Red wine headache, or RWH, has long been a subject of contention. Contrary to popular belief, it isn't caused by sulfites (both sweet white wines and dried fruits contain more sulfites than red wine), but rather compounds found in grape skins. Still, no single chemical has conclusively proven to be the culprit.
Some believe the cause is a group of chemicals, which include tyramine, histamine, and others. Red wine contains higher levels of these, because it's produced using the grape's skin and juice. Other scientists theorize that tannins, another byproduct of grape skins, could be at fault. Still others point to lipid compounds.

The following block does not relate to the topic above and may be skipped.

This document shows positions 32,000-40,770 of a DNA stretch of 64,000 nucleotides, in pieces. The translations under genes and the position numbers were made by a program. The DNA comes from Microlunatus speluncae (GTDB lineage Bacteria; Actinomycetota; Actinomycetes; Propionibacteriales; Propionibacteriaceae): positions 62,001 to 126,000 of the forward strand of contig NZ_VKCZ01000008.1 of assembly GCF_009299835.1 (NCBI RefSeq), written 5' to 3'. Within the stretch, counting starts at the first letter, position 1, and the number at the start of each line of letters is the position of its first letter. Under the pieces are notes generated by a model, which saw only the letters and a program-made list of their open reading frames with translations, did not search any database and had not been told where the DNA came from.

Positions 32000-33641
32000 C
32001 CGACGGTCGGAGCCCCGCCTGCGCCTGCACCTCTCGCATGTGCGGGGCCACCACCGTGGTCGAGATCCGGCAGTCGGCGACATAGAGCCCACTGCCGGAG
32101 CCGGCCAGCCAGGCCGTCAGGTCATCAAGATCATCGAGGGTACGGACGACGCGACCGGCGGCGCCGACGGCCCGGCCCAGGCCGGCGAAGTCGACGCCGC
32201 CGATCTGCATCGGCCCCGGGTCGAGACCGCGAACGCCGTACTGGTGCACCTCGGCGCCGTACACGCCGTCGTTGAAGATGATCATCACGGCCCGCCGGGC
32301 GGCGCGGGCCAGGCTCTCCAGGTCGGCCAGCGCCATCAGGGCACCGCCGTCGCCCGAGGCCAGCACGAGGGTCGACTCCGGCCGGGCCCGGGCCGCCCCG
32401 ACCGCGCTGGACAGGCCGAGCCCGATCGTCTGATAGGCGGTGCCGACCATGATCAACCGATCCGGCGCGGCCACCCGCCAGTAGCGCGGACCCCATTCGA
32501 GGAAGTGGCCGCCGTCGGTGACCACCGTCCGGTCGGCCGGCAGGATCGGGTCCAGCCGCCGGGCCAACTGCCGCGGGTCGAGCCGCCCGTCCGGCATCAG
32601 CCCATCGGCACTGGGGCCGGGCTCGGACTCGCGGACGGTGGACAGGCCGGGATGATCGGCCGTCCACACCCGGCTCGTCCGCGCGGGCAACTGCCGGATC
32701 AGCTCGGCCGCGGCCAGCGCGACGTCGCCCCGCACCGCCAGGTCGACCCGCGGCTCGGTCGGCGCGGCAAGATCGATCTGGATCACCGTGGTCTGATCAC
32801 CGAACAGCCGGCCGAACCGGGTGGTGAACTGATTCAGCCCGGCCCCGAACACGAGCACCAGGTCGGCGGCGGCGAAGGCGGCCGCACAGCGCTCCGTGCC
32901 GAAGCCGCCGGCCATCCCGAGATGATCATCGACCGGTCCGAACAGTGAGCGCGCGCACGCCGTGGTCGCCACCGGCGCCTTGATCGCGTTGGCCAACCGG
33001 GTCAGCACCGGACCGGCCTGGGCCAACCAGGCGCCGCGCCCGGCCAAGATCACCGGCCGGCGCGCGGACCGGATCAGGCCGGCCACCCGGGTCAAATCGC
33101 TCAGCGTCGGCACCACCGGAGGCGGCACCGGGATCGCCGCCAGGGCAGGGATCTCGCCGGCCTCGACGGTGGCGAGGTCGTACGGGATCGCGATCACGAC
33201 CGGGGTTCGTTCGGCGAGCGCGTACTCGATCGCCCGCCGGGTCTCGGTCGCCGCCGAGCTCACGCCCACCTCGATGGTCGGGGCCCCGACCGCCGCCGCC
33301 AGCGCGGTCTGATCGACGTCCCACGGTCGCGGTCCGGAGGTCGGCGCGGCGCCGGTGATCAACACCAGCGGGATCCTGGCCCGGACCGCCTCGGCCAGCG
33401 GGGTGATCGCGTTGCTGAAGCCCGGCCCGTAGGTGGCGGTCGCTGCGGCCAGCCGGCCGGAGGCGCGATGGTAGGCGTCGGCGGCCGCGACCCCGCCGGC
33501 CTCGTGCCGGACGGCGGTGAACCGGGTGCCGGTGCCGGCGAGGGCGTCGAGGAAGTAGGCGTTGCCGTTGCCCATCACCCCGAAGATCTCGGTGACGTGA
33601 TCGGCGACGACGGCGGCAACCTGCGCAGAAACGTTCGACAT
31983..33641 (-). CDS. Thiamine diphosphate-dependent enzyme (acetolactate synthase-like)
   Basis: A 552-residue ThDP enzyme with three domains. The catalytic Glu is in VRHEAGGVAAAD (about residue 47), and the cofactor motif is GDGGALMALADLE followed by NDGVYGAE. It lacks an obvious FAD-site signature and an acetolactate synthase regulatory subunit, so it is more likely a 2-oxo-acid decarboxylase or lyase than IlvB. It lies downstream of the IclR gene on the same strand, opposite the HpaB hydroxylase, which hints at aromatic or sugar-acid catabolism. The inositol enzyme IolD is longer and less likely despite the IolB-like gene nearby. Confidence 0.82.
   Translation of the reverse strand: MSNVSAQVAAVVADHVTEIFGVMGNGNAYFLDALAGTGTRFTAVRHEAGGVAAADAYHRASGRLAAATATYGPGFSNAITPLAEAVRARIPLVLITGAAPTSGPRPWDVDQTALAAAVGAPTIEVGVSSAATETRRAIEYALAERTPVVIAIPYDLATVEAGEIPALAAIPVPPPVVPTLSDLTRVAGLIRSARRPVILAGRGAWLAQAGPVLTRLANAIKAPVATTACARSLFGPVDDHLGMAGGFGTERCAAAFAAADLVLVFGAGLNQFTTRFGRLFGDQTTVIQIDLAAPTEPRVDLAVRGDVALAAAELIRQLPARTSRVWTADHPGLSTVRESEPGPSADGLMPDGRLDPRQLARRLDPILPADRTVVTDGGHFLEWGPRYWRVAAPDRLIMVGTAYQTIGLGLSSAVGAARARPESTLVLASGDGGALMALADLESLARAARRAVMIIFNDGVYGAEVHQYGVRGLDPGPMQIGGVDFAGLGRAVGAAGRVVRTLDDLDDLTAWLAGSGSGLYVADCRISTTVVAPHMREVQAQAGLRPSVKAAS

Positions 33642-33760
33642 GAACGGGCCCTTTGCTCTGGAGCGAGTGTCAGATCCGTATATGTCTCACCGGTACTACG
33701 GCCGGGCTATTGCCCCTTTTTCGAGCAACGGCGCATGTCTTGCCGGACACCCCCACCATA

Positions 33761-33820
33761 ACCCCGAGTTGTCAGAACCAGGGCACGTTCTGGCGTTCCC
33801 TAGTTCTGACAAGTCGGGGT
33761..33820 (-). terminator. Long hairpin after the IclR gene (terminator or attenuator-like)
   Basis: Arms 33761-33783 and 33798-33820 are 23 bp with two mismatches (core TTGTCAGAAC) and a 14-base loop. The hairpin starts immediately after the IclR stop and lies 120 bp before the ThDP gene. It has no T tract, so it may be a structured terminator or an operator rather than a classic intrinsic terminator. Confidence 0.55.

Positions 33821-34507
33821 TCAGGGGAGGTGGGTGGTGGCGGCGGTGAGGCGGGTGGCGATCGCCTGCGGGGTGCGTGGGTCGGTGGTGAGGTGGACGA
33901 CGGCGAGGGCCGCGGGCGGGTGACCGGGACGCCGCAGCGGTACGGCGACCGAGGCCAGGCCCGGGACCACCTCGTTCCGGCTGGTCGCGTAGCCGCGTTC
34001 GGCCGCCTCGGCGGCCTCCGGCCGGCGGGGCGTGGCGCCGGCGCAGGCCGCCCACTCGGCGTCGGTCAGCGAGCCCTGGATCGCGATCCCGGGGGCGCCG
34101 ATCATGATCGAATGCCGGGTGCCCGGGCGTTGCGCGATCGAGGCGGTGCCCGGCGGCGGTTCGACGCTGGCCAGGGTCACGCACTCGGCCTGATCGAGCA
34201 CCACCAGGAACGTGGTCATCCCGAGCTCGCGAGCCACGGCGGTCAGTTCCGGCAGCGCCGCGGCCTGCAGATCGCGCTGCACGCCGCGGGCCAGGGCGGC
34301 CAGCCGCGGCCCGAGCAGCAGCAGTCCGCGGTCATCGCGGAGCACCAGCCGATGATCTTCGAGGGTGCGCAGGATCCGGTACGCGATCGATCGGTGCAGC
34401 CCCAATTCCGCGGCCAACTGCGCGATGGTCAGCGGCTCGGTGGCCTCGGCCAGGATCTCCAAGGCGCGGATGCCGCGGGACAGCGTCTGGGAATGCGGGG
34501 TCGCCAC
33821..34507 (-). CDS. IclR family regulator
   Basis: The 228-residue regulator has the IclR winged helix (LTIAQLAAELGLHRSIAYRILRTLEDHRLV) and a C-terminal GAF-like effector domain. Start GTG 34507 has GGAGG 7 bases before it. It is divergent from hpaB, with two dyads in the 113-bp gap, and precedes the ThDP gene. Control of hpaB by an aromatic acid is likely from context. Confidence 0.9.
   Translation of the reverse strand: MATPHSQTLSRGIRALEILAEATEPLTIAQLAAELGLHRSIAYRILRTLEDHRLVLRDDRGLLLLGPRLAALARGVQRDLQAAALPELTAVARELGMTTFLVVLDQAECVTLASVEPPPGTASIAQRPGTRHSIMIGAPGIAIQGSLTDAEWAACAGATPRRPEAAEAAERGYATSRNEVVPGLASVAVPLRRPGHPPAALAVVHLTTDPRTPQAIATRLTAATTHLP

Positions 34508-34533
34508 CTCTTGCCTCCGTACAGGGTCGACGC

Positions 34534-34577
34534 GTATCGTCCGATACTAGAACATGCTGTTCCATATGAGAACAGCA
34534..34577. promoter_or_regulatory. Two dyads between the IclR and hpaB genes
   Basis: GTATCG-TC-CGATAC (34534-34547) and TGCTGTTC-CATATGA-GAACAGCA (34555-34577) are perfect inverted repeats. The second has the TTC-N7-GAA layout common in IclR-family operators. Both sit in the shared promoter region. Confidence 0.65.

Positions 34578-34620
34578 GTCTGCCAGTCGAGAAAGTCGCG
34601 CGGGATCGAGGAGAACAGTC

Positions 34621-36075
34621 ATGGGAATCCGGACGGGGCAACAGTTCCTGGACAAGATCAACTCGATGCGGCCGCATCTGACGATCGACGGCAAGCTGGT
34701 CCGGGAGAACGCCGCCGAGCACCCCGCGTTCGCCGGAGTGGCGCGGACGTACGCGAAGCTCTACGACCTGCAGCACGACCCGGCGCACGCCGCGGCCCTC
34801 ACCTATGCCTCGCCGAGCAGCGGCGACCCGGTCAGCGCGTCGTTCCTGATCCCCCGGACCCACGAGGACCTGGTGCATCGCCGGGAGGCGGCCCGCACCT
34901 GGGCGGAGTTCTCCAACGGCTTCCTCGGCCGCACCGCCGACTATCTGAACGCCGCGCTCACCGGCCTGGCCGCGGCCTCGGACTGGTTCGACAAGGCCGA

These potential culprits vary among red wines. If you aren't ready to give up red wine just yet, experts suggest trying a small glass of different brands and varietals — like less-tannic Burgundies, Riojas, and Pinot Noir — then noting whether they cause a headache, which would likely appear within 15 minutes.